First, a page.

Stephen Colbert wades into Keystone XL debate
Colbert waded into the debate over the line, which would ship Bitumen from Alberta’s oil sands more than 2,500 kilometres to be processed and sold in the U.S. President Barack Obama delayed approval of the line for at least two months pending review earlier this week over concerns raised by environmental lobbyists.
A leader of that lobby, Bill McKibben, appeared on the show, calling the economic spinoff a pipe dream that will create a few hundred permanent jobs. “The real jobs come when we get off big oil.”
“The pipeline comes from this tar sands deposit in Alberta,” he said. “Now that we’ve already raised the temperature of the earth by a degree we’d be crazy to go out and find the next Saudi oil.”
McKibben, who admitted his own carbon footprint is hypocritical, also quoted a NASA climatologist as calling tar sands production “game over” for a stable climate that would lead to mass flooding.”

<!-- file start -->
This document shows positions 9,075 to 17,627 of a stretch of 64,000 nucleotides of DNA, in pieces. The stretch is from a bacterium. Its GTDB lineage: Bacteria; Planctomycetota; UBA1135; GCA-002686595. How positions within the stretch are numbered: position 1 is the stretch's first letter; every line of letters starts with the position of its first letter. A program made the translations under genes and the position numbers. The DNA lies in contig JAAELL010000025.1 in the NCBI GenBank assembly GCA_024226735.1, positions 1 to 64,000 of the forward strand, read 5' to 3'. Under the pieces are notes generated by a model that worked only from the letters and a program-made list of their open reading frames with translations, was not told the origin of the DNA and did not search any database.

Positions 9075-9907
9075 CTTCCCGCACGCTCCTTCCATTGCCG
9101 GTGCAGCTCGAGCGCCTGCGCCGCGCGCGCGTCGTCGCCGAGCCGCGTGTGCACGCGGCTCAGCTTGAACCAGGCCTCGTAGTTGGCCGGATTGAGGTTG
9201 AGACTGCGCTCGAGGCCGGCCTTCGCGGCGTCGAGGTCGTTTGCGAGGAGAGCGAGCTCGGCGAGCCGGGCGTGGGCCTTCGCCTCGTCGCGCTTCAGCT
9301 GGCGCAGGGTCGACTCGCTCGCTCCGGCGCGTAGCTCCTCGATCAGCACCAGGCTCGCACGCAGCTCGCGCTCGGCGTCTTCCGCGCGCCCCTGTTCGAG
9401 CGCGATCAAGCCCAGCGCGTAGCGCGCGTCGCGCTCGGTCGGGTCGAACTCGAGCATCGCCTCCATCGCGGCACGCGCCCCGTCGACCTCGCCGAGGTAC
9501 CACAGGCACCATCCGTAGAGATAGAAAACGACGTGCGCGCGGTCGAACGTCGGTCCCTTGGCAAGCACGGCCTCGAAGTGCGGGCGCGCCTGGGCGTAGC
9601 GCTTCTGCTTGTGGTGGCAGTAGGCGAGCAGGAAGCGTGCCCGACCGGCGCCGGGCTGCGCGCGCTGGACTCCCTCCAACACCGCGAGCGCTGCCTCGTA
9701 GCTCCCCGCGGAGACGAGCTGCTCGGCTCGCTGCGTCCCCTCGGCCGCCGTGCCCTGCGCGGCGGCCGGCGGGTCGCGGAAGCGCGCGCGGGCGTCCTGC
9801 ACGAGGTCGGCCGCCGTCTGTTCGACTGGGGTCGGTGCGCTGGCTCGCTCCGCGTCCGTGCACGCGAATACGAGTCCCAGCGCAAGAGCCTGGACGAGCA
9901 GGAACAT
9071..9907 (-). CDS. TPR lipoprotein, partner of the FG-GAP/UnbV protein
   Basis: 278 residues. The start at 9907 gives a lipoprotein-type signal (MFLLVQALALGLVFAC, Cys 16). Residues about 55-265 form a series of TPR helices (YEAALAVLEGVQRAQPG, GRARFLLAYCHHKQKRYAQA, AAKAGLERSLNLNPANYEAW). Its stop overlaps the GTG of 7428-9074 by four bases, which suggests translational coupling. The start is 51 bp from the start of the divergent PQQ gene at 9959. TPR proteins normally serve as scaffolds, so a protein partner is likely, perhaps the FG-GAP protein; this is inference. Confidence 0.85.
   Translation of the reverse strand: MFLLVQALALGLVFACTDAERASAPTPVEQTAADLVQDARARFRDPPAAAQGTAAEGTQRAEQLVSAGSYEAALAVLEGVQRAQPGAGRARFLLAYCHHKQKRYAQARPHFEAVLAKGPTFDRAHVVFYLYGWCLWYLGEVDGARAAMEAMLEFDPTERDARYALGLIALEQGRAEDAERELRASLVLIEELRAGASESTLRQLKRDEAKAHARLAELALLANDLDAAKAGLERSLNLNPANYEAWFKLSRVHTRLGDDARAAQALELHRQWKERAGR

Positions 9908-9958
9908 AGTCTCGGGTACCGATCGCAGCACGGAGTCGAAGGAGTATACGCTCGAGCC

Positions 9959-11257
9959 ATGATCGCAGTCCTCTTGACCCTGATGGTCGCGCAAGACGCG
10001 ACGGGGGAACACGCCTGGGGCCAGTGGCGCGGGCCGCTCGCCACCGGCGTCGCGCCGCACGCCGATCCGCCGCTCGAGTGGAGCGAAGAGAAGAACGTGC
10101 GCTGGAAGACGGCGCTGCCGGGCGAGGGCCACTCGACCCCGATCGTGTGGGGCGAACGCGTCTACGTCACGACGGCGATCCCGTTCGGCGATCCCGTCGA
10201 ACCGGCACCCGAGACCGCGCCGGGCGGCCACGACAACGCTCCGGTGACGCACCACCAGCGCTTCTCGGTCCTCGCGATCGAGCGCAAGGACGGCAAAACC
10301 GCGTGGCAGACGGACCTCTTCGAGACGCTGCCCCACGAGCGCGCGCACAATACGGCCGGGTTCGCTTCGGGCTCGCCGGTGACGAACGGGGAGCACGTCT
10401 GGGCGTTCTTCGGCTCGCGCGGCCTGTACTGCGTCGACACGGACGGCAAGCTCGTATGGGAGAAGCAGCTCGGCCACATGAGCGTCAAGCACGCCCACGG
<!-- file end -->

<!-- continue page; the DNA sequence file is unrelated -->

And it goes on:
For his part, Colbert then suggested bitumen processing has its pluses other than jobs. “On the upside doesn’t that leave us nice clean sand when we’re done, which Alberta will need for its beaches when it’s waterfront property in 50 years.”
In Alberta, public perspective on the issue has been principally divided three ways: supporters, who say it will create several thousand jobs; opponents who are concerned about the impact environmentally of carbon use and of possible spills; and opponents who say allowing a publicly-owned commodity to be shipped out of Alberta for processing is costing thousands more jobs than it creates.
Either way, the size of the deposit guarantees the debate won’t end any time soon. Or, as Colbert noted, “I mean, who hasn’t looked at their hot neighbour and thought , ‘Yeah, I’d tap that.”
Colbert also lampooned a variety of right-wing commentators’ gradually escalating the number of potential jobs created from 2,000 to a million.